Understanding Your Relationship with Your Stuff

By: Maya Talisman Frost

Maybe it's just a weird week. Three times in the past three days, I've bumped into someone I know and
started a conversation with, "Hey, how ARE you?"

Nothing unusual about that. But the responses were all discussions of problems with STUFF. Cars.
Computers. Sprinkling systems. Lawnmowers. Burglar alarms. Phones. Everybody's stuff was causing
headaches. Okay, so I guess the short answer to the question would have been, "I have a headache."

It's not that I didn't want to hear the story behind the headache--it's that the headache wouldn't have
existed without all that stuff.

Is your stuff causing you headaches? Do you spend more time and energy and money on maintaining your things than on improving yourself? It's easy to
get caught up in it, isn't it?

I don't want to complain about stuff. I'd rather not have it.

Okay, so we have to have a home, some form of transportation, and some way to interact with the world. But maybe we don't need the biggest, fastest,
hippest version of all three.



Take a look at your stuff, and thinkabout what it takes
to maintain it. Now, think about the time and energy you spend investing in yourself and your own development as an Excellent Human.

Who's the winner....you or your STUFF?

Rabindranath Tagore, the Indian poet,
philosopher, painter, songwriter, composer and Nobel laureate, said this:

"The sparrow is sorry for the peacock at the burden of his tail."

Which one are you...the sparrow or the peacock?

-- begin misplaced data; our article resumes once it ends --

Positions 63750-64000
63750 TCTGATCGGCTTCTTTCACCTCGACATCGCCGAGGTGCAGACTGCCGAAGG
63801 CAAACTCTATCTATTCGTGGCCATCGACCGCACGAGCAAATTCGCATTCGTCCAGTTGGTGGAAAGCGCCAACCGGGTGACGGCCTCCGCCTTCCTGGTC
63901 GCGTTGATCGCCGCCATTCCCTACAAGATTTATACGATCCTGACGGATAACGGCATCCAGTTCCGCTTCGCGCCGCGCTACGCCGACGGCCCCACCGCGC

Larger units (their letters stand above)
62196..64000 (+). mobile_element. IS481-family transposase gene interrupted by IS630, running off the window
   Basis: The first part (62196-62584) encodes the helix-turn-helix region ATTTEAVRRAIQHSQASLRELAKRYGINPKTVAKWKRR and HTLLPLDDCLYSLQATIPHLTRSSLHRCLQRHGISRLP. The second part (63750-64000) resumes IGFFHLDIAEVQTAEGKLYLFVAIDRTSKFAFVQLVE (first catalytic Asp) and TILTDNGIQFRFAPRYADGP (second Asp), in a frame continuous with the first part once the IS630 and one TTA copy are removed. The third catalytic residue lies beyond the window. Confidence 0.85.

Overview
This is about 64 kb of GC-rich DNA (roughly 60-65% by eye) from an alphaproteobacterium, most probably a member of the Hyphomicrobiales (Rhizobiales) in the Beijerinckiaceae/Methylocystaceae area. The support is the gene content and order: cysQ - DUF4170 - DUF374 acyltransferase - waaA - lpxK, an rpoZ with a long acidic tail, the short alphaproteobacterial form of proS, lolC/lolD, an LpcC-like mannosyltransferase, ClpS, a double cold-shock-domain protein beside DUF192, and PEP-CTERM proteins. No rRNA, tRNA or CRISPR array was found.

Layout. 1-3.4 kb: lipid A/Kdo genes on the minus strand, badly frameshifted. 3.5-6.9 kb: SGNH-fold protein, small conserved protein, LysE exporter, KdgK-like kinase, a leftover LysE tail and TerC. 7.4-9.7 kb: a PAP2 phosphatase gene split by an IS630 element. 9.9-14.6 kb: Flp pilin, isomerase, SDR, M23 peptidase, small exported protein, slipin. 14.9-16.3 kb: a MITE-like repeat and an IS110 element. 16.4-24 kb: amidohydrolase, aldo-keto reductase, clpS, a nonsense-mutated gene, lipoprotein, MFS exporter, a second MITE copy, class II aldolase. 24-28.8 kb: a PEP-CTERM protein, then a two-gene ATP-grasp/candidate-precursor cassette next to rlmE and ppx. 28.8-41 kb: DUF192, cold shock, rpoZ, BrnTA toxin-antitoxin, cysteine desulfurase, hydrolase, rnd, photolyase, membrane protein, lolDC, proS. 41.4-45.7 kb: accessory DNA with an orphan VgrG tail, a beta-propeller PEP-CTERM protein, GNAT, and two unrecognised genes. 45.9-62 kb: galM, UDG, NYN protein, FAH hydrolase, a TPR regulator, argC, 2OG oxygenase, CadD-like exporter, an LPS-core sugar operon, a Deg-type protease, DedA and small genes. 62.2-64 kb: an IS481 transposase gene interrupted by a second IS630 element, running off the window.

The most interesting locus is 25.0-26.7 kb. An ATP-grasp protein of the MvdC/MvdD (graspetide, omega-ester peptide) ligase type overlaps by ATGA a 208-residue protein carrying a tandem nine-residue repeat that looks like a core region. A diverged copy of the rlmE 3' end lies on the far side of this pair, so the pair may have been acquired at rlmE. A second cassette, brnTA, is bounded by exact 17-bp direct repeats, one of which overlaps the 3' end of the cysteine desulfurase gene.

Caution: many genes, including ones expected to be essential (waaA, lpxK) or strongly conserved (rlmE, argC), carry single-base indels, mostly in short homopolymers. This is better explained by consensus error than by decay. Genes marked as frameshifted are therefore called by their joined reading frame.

Now, be honest. A minute ago, if I had asked you that question, you may have thought that the peacock was the “right" answer. After all, we like to think of ourselves as beautiful, colorful, and proud—someone to be admired.

A sparrow? That little brown job? Boring.

So…how do you feel about sparrows and peacocks now?

The cool thing about Excellence is that it doesn't require stuff. It's available to everyone, whether you
are the sparrow or the peacock. All you need is your mind and the time to use it.

Take note of how much time you spend worrying about your things. If it turns out that your stuff is taking
over your mindspace, realize you have a choice. You can CHOOSE to worry less about it, or you can CHOOSE to pare it down.

Guess what? It's easier to pare down than to stop worrying.

Albert Einstein is one of my favorite thinkers. One of his Three Rules of Work is this:
"Out of clutter, find simplicity."

Use your mind--and maybe your muscles-- to take control of your stuff. Clean off your desk. Clear out a closet. Tackle your garage. Be ruthless, and then be generous--donate those unneeded items. Don't you feel better just thinking about it?

Fill that newly available mindspace with thoughts worthy of that beautiful mind of yours. You'll have fewer headachesBusiness Management Articles, and more time for Excellence.

And maybe you'll have something more inspiring to talk about when someone asks how you are.

Motivation
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